Edited by Susan Vinnicombe, Ronald J. Burke, Stacy Blake-Beard and Lynda L. Moore
Chapter 2: The continuing challenge of incorporating race and ethnicity into research on women’s management careers
Despite theoretical developments that point to the problems with solely focusing on gender when studying the careers of women in management, it still appears to be a challenge for scholars to abandon this dominant approach. Too often we persist in treating women and gender as unitary and homogenous analytical categories. We continue to either focus on gender as if all women are homogenous, or we focus on documenting the unique experiences of ethnic/racial minority women. Sometimes in respect to the former we may admit our omissions and note them in the limitation section of our work. None of these approaches is wholly satisfying for either understanding the complexity and diversity of women’s experiences in management careers worldwide or how to effectively rectify the continued marginalization of ethnic/racial minority women in managerial careers. The purpose of this chapter is three-fold. The first section reviews developments in feminist theoretical perspectives that may be helpful in applying a more inclusive research approach to the study of the influence of race and ethnicity on the careers of women in management.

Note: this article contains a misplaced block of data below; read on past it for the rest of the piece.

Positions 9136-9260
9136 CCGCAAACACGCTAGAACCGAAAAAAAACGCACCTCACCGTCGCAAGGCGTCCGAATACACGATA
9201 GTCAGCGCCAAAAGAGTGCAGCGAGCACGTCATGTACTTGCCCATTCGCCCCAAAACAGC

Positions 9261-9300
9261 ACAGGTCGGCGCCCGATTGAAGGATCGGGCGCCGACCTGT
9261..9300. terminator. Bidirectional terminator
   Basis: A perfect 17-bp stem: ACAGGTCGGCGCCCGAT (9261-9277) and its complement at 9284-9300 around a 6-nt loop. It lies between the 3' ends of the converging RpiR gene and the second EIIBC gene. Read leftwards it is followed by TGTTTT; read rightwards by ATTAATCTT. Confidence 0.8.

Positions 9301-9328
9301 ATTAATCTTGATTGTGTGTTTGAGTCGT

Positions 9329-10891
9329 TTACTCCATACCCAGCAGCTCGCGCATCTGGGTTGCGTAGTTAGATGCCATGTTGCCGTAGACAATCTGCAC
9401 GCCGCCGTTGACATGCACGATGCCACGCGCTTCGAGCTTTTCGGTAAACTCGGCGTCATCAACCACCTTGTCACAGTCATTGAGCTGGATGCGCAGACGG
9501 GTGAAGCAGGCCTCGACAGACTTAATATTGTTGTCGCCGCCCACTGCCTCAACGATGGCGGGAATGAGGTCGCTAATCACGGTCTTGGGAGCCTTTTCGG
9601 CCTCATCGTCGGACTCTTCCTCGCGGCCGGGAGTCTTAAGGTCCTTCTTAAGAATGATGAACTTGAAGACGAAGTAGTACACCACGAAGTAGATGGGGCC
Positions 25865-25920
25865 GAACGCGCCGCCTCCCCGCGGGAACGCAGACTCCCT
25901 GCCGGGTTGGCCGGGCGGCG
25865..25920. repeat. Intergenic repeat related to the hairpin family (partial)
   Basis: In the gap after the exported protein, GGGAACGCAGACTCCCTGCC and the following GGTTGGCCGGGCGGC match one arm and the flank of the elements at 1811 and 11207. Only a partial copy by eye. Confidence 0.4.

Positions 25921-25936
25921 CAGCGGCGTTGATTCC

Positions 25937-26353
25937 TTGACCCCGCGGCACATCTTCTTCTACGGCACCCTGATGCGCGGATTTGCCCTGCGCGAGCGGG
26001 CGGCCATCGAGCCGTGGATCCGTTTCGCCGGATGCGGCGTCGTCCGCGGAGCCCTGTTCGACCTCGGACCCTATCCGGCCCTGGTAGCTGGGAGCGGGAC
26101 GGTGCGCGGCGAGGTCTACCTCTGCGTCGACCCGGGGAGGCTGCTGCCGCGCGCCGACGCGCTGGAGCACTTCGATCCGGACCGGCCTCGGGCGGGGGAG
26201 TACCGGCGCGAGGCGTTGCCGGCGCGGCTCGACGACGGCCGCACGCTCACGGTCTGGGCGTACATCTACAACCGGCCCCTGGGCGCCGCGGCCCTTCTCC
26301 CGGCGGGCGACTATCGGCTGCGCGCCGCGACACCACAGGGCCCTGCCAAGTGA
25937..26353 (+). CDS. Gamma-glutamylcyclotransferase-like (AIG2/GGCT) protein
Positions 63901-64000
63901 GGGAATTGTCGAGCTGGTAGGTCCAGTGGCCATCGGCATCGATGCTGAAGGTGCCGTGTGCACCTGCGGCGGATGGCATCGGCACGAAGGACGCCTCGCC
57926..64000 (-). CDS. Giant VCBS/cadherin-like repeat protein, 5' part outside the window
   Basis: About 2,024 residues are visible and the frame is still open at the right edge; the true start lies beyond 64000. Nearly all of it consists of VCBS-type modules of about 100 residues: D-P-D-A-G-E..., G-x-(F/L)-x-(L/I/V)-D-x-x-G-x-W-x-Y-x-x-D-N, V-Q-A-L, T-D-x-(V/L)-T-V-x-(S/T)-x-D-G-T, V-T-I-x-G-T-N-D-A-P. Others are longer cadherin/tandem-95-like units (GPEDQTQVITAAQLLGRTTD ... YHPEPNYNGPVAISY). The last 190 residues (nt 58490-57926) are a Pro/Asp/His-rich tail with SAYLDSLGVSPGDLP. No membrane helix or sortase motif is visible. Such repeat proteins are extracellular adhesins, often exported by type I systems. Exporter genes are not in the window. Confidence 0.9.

You are not authenticated to view the full text of this chapter or article.
Elgaronline requires a subscription or purchase to access the full text of books or journals. Please login through your library system or with your personal username and password on the homepage.
Non-subscribers can freely search the site, view abstracts/ extracts and download selected front matter and introductory chapters for personal use.
Your library may not have purchased all subject areas. If you are authenticated and think you should have access to this title, please contact your librarian.